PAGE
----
International Federation for Psychotherapy 

23rd World Congress of Psychotherapy

9-11 February 2023; Casablanca, Morocco

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Afzal Javed (Pakistan)

Professor Afzal Javed was appointed President-Elect of the World Psychiatric Association at the 2017 World Congress of Psychiatry in Berlin.  In 2020, he assumed the role of President and launched the WPA 2020-2023 Action Plan. As President, Professor Afzal Javed leads the work of the Executive Committee, ensuring the group remains focused on fulfilling the vision of WPA and on reaching its goals as outlined in its charter and in the current Action Plan. In addition to his roles as a Consultant Psychiatrist at the UK NHS, Honorary Clinical Associate Teacher at Warwick Medical School, University of Warwick UK and honorary Chairman of the Pakistan Psychiatric Research Centre, Fountain House, Lahore, Pakistan, Professor Afzal Javed also fulfils his role as WPA President by liaising with member societies across the globe, supporting their local endeavours, and sharing knowledge and information between them.  

Plenary Address: Psychosocial Treatments and Public Health Needs

There is ample evidence that adverse psychosocial exposure is associated with several health problems including mental health consequences. This association may be causal, or it may reflect issues of reverse causation. Psychosocial factors such as stress, hostility, depression, hopelessness, and work-related difficulties may be associated with health problems and adverse risk profiles in terms of psychosocial factors seem to cluster with general social disadvantage. Psychosocial adversities can thus emerge as an important cause of health inequalities.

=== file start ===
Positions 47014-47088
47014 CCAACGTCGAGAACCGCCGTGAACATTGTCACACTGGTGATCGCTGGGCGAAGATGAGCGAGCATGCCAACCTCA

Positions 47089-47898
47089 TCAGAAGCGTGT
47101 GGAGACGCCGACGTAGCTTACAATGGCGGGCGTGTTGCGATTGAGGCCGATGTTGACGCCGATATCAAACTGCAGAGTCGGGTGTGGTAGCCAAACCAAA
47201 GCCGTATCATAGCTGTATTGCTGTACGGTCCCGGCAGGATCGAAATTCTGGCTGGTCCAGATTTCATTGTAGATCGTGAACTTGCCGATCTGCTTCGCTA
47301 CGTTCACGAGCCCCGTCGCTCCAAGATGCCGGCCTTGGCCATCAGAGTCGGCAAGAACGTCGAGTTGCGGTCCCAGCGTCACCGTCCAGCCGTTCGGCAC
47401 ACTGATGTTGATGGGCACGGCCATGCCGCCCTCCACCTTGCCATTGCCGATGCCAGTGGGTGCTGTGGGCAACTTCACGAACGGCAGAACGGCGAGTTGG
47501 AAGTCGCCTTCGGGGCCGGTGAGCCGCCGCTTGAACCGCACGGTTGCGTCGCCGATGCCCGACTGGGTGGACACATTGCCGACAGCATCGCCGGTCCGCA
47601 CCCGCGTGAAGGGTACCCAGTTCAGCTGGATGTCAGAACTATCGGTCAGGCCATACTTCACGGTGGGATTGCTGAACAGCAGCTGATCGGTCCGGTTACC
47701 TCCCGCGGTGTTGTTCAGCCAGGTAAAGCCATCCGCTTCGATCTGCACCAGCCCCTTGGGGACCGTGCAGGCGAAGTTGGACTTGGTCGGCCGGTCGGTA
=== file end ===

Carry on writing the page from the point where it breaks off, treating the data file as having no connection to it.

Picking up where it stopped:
Whereas unequal distribution of the social determinants of health, such as education, housing, and employment, drives inequalities in physical and mental health, there is also extensive evidence that psychosocial factors, such as work stress, may influence health and wellbeing in a big way. The amelioration of social inequalities in health should therefore be a priority for public health policy. This is more relevant and appropriate for many low resource countries. There have been calls for this goal to be realised through interventions targeting psychosocial risk factors. Thus, psychosocial intervention, is key to improving the health of the disadvantaged populations.

This presentation highlights the current evidence that exists about the relationships between social determinants, psychosocial factors, and health outcomes. It also argues that for a conceptual framework that focuses on the psychosocial pathways between factors associated with social, economic, and environmental conditions and mental and physical health outcomes.

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Norman Sartorius, M.D., Ph.D., F.R.C.Psych.

Professor N. Sartorius, previously the Director of the Mental Health Program of the World Health Organization, President of the World Psychiatric Association and of the European Psychiatric Association, now serves as President of the Association for the Improvement of Mental Health Programs, a non-governmental organization located in Geneva.  Professor Sartorius holds several professorial positions in Europe, the USA and elsewhere.  He has published more than 500 papers in peer-reviewed journals and authored, co-authored, edited, or co-edited more than 120 books.  Professor Sartorius’ main areas of interest at present are the comorbidity of mental and physical disorders, the reduction of the stigma of mental disorders, and education of psychiatrists and other stakeholders in the field of mental health.  In his previous positions he was the principal investigator of several international collaborative studies and projects dealing with schizophrenia and other major mental diseases, comorbidity of mental and physical illnesses, health service development, and education of different categories of staff. 

Plenary Address: “Psychotherapy and Public Health”